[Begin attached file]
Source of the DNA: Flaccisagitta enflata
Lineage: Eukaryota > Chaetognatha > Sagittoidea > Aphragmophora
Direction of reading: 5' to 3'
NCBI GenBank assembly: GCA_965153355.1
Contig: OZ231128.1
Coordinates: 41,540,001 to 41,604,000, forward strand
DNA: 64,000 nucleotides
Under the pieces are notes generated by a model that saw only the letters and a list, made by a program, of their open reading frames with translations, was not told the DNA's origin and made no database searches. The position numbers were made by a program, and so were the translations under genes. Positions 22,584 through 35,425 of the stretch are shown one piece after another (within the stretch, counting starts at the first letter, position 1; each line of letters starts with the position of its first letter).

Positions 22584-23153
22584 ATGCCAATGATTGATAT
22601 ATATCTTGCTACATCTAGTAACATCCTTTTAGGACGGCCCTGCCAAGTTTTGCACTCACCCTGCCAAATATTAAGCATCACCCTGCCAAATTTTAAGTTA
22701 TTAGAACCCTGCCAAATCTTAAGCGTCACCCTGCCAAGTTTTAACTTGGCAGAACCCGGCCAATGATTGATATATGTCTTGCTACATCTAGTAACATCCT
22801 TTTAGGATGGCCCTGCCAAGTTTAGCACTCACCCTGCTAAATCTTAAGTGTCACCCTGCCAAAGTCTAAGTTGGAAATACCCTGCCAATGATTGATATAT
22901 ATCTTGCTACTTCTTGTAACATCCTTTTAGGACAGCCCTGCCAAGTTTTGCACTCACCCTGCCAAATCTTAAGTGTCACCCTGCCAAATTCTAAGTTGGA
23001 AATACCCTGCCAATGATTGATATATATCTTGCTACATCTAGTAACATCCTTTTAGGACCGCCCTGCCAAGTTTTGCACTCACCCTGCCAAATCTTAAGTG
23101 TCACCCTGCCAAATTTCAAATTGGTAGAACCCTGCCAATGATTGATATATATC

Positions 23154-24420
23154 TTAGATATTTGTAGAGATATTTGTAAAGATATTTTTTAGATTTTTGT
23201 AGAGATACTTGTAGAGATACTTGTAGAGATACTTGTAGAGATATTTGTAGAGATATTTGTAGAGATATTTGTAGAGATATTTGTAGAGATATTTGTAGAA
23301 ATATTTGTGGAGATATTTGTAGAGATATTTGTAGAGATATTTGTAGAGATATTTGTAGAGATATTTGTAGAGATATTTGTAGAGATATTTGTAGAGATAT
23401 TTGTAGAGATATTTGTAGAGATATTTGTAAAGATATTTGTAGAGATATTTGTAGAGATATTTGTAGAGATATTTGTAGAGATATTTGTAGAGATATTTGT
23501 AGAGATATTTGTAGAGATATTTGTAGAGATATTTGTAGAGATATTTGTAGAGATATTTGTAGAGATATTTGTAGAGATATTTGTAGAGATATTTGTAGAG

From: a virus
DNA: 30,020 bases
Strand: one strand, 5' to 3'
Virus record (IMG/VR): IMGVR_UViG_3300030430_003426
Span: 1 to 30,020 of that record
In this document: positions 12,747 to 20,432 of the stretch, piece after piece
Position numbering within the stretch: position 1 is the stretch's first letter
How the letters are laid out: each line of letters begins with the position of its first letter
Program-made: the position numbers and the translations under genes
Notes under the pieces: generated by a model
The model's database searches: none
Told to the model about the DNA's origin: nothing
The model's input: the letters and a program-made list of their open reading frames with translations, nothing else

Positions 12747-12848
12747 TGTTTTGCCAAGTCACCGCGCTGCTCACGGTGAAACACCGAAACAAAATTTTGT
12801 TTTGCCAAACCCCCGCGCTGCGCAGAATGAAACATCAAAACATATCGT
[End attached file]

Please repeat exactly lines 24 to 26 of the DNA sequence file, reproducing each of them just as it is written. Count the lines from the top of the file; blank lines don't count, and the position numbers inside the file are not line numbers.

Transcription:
DNA: 30,020 bases
Strand: one strand, 5' to 3'
Virus record (IMG/VR): IMGVR_UViG_3300030430_003426